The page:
Is there any difference between Safe Operating Limits (SOL) and Integrity Operating Windows (IOW)?
Short answer is NO.
But let me tell you how all this started.
I was recently in a meeting where 2 engineers were talking about this topic. One of them was a process engineer, the other one was reliability engineer.
The process engineer was talking about the importance of defining a Technical Operating Envelope in their facility where they can easily identify the Safe Operating Limits (SOL) and standard limits. He indicated that the Technical Operating Envelope consists of the operating limits of a unit that specifies safe mechanical and process performance limits between minimum and maximum operating parameters.
He continued speaking and stated that a SOL is operating parameter, such as pressure, temperature or flow, that defines the limit to which equipment within the plant process can be safely operated. Deviating from the safe operating limit can result in immediate and severe consequences to health, safety and the environment.
On the other side of the table, the reliability engineer stated that from his point of view the most important items to be defined were the Integrity Operating Windows, both critical and standard. He clearly said that IOWs are derived from performing a corrosion hazard analysis. He also mentioned that IOWs are defined values for process variables that can affect the mechanical integrity of an asset if the operation deviates from the established limits for a predetermined length of time.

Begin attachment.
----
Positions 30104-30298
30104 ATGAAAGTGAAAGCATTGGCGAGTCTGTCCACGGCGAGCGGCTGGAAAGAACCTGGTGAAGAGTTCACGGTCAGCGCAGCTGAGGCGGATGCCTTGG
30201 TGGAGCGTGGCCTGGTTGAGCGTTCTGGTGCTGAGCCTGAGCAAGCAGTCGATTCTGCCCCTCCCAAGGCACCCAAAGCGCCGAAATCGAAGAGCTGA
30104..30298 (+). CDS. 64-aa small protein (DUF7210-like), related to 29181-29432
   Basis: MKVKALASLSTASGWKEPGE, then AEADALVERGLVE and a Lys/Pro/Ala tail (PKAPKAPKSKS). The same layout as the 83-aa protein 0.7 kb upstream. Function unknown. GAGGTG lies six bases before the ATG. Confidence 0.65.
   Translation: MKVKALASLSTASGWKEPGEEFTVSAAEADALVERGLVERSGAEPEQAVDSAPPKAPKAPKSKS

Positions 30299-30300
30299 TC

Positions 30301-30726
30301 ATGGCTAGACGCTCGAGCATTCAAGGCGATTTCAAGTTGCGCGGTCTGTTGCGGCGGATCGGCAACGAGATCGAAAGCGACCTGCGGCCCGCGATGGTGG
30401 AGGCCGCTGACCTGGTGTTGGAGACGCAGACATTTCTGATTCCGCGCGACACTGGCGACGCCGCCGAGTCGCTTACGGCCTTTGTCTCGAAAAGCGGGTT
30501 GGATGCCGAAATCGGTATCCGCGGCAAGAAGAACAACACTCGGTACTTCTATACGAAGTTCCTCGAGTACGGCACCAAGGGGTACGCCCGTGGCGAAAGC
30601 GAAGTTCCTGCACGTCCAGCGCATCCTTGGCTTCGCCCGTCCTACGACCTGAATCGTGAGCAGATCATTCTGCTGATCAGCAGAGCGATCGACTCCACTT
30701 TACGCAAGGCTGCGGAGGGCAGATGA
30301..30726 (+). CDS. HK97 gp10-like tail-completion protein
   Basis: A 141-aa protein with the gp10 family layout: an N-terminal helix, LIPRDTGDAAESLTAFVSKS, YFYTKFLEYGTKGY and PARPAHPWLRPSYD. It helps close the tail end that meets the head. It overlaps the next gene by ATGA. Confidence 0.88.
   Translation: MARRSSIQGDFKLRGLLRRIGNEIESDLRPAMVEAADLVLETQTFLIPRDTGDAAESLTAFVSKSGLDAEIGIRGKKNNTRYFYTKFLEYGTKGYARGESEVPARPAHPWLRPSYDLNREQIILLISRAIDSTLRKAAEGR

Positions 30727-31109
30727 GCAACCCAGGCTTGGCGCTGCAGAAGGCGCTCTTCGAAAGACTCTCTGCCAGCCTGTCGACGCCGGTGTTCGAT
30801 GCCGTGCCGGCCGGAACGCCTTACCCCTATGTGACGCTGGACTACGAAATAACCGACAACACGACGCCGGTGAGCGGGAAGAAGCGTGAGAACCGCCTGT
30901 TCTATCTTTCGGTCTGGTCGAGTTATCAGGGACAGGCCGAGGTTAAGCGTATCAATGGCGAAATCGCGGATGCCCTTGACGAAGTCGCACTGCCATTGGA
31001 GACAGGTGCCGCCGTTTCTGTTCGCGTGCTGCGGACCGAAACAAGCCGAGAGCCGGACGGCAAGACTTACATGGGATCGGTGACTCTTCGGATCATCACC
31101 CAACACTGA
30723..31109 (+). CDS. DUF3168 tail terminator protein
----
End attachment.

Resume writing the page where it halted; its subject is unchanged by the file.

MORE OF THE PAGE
Both went back and forth on the validity and importance of the SOL and IOW critical. They both agreed on one fundamental topic: Process Engineering and Reliability Engineering personnel must report, investigate and take action on any SOL and IOW critical excursions.
At some point in the conversation, both looked at me and asked "What is your opinion on this matter?"
I said, "You both are correct on your statements."
They thought I was just joking and asked, "What do you mean?"
I replied that SOL and IOW critical are basically the same thing.
If you put an SOL chart and IOW critical chart together, they will look like this:
What most people consider "differences" between SOL and IOW critical is just the approach either Operations / Process Engineering / Reliability Engineering or Maintenance groups within an organization decide to manage.
In general, for Operations and Process Engineering, Safe Operating Limits (SOL) related to safety and asset performance. For Reliability Engineering and Maintenance, Integrity Operating Windows (IOW critical) are related to safety and asset life reduction.
Both looked at me and said, this is an Ah-Ha moment... They agreed that SOL and IOW critical are equivalents; what they initially viewed as differences were just a result of their different perspectives. The process engineer was looking at the overall function of the plant or unit and the reliability engineer was focused on the mechanical integrity of the asset or equipment. Same thing, just different perspectives!!
Be the first to comment